X-MEN: DEADLY GENESIS #6 (of 6) --- This wraps up with Captain X-Position, with Charles X-Plaining that what anyone with an Internet connection already knew, namely that the team he assembled got they asses kicked fighting Krakoa. Nice to see Darwin, The Evolving Man survive, though, and also a weird twist with Cyclops telling Charlie that since he's no longer a mutant he can't stay at the Institute anymore. (Which would seem to me to be a three-second lawsuit in Xavier's favor, seeing as how, you know, IT'S HIS HOUSE.) Expected wrap-up to a series that ultimately wasn't as good as I thought it would be. CBG: 2/5.

CONAN #28 --- Busiek's swan song for the time being on Conan is a lovely little done-in-one that also manages to provide an assload of metacommentary on Robert E. Howard and writers (or tellers of tales) in general. Also, Eric Powell draws this issue, and it looks a gazillion times better than Cary Nord's last ten issues or so. CBG: 3/5.

That's it! Whew, I'm tired!

10 Comments:

Anonymous Fin Fang Doom said...

I'm positive that Shadowpact takes place after IC. The Shadowpact was heavily involved in IC, even if they were just background players. Detective Chimp is in the unfinished splash page in IC #7. If they've been stuck in that bubble for a year, the Shadowpact must have gone in post-IC. Which means there's one enormous problem with that story that kind of ruined it for me. Check my blog.

1:20 PM  
Blogger CalvinPitt said...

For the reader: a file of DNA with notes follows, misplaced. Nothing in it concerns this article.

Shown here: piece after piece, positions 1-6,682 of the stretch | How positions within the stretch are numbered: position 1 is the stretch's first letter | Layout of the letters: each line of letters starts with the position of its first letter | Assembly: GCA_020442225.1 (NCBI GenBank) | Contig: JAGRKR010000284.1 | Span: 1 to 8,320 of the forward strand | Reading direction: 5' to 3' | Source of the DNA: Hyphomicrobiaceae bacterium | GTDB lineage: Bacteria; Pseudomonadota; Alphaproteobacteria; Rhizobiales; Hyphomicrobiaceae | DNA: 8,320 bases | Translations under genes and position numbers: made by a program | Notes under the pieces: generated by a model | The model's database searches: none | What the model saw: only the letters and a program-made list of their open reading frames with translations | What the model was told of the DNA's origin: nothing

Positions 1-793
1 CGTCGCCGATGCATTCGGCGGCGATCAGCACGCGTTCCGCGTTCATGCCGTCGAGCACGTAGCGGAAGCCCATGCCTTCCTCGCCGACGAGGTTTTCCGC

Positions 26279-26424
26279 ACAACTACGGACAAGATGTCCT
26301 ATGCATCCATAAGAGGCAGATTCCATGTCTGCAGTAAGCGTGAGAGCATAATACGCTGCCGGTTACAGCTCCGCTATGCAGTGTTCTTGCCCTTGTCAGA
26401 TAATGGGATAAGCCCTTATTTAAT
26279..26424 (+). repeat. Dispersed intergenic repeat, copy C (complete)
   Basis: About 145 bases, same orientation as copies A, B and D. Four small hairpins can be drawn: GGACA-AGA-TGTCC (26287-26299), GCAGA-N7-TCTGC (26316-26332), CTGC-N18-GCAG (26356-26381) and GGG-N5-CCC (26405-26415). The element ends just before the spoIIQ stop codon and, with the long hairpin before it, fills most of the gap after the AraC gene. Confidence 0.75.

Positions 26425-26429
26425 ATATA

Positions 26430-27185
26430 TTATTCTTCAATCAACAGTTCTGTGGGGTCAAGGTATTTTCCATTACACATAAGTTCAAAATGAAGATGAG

Willingham is doing his own art on Shadowpact? O-Kay.

I agree with you about Annihilation. I think each mini-series is designed to get the characters ready to fight, whether it's the Surfer recruiting other heralds, the Super-Skrulls trip to the Negative Zone, Nova trying to adjust to the Nova, etc.

1:53 PM  
Anonymous Anonymous said...

I think that you misinterpreted what's going on in the Cassie / Ralph plot. Cassie clearly has no idea what Ralph is talking about when he shows up; if she'd intended to send him a message, why would she look and act so confused?

I think someone else left the message. Cassie simply set up a big memorial service thing. But it seems clear to me from the art that Cassie is baffled to see Ralph appear.

2:19 PM  
Blogger Chris said...

Anonymous, I went back and looked at the panels; you're absolutely right in that the art conveys that Cassie has no idea what's going on.

I took it for granted that Ralph was right, because he's such a great detective. :-)

I still say it's silly, tho, if in fact it turns out that someone was trying to get ahold of Ralph this way.

But you make a good point.

3:00 PM  
Blogger Guy LeCharles Gonzalez said...

Ugh on the Cassie/altar thing. That'll be enough to get me to drop 52 ASAP if it remains a major plot point. Just stupid!